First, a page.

Dixie National Forest is the largest forest in Utah, stretching across 2 million acres at the southern end of the state. In fact, most of the above national lands lie within the areas of Dixie. We were constantly passing through the forest as we wound our way to all of the National Parks and Monuments. The area is composed of many different ecosystems and is quite beautiful to behold.

To note: National Parks are not dog-friendly, but National Monuments and National Forests are.

Antelope Island Sunset Hike

Independence Day we decided to head out for a sunset hike on Antelope Island in the middle of the great Salt Lake!  It was _hot_ and the evening sun provided no relief.  The views were fantastic from the top of Frary trail, a 7.3 mile out-and-back, the sunset gorgeous, but the fireworks were but small twinkles in the city skyline 30-miles away!

Hot Frary Trail hike

We started at 6pm and it was still in the upper 90’s, sun blazing.  It is an hour drive from SLC because the only way to the island is over a land bridge on the North side of the island.  After we entered, we were treated to views of hundreds of bison (buffalo??) right from the car.  Looks like they were trying to cool off on the salty beaches.

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Frary Trail is rated Hard on Alltrails.com and it earns primarily through zero shade, a good, 2,300 ft climb, and some rocky terrain inside a 3.1 mile trail (plus the return).  We were a bit worried about how many people might be out there for a sunset hike on July 4th, due to fireworks.  However, we only met 1 person returning when we got to the trailhead!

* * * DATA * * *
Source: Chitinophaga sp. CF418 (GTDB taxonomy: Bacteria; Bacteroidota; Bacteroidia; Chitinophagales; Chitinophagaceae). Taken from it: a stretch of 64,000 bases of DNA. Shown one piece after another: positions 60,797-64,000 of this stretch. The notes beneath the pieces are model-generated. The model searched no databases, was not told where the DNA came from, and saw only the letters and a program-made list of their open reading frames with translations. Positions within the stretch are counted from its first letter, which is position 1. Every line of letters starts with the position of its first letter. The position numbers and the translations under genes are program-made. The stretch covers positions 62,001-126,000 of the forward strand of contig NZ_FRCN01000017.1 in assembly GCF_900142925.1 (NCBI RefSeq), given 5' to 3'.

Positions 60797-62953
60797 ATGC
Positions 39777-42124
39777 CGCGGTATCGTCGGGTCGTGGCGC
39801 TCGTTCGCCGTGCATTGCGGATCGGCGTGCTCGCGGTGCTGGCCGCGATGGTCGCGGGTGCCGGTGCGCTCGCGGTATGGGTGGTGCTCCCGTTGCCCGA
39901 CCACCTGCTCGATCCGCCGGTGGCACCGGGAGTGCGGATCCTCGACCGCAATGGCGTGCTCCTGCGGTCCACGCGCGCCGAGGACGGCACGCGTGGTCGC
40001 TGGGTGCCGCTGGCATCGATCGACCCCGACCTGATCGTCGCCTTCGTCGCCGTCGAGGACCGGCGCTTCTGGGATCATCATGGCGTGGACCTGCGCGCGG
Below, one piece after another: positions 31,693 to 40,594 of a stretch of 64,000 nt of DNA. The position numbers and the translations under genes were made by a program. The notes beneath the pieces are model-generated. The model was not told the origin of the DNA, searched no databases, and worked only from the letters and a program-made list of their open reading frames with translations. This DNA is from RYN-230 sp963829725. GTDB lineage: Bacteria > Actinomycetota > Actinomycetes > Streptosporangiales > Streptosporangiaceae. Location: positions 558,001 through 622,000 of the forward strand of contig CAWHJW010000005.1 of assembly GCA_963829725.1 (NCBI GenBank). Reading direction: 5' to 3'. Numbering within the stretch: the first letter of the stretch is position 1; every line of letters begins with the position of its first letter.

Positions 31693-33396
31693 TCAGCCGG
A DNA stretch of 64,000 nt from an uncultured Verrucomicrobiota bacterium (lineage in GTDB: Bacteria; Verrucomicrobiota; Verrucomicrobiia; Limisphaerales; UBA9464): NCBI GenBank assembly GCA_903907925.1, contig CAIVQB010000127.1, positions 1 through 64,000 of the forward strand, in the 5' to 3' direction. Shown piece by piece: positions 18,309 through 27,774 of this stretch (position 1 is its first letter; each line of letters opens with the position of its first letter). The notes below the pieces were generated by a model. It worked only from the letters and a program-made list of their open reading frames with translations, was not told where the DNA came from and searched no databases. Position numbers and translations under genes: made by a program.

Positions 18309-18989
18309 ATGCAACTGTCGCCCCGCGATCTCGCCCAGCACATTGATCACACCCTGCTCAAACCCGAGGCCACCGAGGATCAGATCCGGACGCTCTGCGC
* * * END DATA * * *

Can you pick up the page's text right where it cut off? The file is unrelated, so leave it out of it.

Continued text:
The trail offered a beautiful, rolling grasslands, with plenty of wildlife and quite a few exposed rocks.  Apparently these are some of the oldest rocks around!  Definitely not what we expected seeing the island from SLC.  The pup was ready for action and did very well, but she was feeling the heat by the time we hit the top of the mountain.


We ran into some antelope(??) on our way up- they were crossing the field in front of us, just a hundred feet or so.  They were really eye-ing us up, so we waited and they meandered across the path.  We saw a few more scattered around the paths as the sun set.


The last leg of the hike is a bit of challenge- it offers 2 paths.  One is across a craggy ridgeline that is really not meant to be hiked at all, and the second is down and then up and up a pretty well-marked path.

Golden hour makes for some fantastic shots